The role of the judge in the progressive development of international criminal law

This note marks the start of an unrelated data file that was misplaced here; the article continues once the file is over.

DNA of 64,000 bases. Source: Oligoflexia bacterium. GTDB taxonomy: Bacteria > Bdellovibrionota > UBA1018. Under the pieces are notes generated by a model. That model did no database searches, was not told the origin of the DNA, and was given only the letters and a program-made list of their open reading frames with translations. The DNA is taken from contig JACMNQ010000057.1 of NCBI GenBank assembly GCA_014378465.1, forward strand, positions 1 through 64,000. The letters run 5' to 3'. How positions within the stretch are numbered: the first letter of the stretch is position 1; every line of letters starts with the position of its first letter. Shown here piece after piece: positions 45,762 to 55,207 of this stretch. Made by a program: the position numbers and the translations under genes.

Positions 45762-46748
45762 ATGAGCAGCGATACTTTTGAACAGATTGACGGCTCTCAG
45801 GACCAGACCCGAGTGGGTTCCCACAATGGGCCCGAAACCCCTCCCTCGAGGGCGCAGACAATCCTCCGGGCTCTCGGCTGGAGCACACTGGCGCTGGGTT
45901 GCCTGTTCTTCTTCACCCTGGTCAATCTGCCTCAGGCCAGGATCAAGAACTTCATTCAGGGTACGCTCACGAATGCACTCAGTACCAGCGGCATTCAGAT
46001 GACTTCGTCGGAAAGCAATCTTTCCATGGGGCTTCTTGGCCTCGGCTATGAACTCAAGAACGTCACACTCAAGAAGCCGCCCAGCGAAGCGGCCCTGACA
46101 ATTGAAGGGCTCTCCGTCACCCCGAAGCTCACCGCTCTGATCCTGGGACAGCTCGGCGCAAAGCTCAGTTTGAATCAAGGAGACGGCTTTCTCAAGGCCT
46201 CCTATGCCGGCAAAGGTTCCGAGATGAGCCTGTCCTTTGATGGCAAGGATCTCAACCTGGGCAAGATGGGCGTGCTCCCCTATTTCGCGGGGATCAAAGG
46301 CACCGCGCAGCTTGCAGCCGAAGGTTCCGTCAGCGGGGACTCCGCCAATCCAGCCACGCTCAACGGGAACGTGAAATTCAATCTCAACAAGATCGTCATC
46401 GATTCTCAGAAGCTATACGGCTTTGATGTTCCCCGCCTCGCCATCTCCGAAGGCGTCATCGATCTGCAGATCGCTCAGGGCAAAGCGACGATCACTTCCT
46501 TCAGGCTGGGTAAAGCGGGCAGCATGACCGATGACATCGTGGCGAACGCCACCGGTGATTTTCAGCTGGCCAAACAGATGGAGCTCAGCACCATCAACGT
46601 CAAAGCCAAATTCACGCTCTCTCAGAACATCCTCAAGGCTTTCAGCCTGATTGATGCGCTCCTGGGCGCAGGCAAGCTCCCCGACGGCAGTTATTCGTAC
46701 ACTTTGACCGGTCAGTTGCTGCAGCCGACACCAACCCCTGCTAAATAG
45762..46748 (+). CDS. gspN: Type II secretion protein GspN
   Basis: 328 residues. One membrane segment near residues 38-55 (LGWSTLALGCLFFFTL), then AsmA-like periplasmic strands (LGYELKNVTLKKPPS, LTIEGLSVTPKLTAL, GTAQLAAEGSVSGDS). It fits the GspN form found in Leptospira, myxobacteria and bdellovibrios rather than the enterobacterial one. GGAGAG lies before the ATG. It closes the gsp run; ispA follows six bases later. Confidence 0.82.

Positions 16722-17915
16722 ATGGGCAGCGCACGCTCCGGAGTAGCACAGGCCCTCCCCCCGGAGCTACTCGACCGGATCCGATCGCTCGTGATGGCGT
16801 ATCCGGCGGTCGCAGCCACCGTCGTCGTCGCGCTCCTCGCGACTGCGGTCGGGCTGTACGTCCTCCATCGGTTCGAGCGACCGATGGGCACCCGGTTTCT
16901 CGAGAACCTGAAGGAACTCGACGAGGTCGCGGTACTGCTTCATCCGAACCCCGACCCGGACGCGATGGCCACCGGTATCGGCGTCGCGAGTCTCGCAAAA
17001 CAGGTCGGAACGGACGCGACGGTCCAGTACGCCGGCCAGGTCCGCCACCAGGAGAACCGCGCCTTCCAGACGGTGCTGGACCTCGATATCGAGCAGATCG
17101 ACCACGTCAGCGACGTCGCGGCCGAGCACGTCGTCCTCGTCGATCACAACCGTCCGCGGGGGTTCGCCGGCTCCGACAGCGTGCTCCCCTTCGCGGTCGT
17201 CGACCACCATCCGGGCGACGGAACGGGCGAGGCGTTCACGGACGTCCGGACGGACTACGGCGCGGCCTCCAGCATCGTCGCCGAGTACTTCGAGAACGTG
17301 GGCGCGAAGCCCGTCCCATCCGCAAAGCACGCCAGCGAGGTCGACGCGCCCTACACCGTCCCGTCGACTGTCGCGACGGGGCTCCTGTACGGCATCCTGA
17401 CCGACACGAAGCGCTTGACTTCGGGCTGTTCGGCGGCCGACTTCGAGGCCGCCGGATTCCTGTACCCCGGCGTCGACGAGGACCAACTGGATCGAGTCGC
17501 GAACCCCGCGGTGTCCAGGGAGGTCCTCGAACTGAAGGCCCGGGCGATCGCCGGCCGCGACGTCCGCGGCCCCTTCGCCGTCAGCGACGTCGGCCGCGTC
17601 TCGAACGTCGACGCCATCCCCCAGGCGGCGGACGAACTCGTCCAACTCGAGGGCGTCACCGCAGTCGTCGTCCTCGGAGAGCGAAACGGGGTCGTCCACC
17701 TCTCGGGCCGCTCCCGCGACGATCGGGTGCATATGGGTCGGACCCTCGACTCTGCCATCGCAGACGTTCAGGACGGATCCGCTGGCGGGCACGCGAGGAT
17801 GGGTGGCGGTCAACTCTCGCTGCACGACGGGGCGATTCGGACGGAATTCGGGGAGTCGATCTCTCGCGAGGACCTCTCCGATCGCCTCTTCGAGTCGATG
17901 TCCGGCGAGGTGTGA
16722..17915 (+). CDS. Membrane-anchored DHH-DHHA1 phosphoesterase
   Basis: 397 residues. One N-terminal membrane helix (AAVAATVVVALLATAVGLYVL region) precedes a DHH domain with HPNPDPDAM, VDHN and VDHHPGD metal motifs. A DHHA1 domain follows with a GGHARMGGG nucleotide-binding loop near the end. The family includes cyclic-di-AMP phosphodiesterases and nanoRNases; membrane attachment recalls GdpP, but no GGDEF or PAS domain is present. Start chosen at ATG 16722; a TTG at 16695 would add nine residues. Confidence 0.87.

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International criminal law offers fertile ground for considering the role of the bench in the development of law through creative or progressive interpretative methodologies. Since its genesis at Nuremberg more than 70 years ago, international criminal law has gone through a gradual process of evolution, maturation and codification culminating in the adoption of the Rome Statute establishing the permanent International Criminal Court in 1998. States have of course played a key role in this process; however, it is simply impossible to ignore the fact that international criminal law would not be the sophisticated body of norms it is today without the creative, developmental impetus of the judges tasked with breathing life into its often overwhelmingly laconic provisions. This thesis exploits this fertile ground and explores the role the international criminal bench has played in the development of contemporary international criminal law. The core research question asks, how is the judicial role in the development of international criminal law best understood on both a practical and a theoretical level? While the judicial role in the development of international criminal law is an unavoidable fact, international criminal legal scholarship lacks a coherent conception of the judicial function. This thesis examines the role of the international criminal judge, both in the abstract and in reality, and sets out the case for the proposition that it is a necessary component of the international criminal judicial function to ensure the progressive development of the law by means of creative judicial interpretation, subject to the limitations of the interpretative frameworks of individual institutions and the principle of legality.
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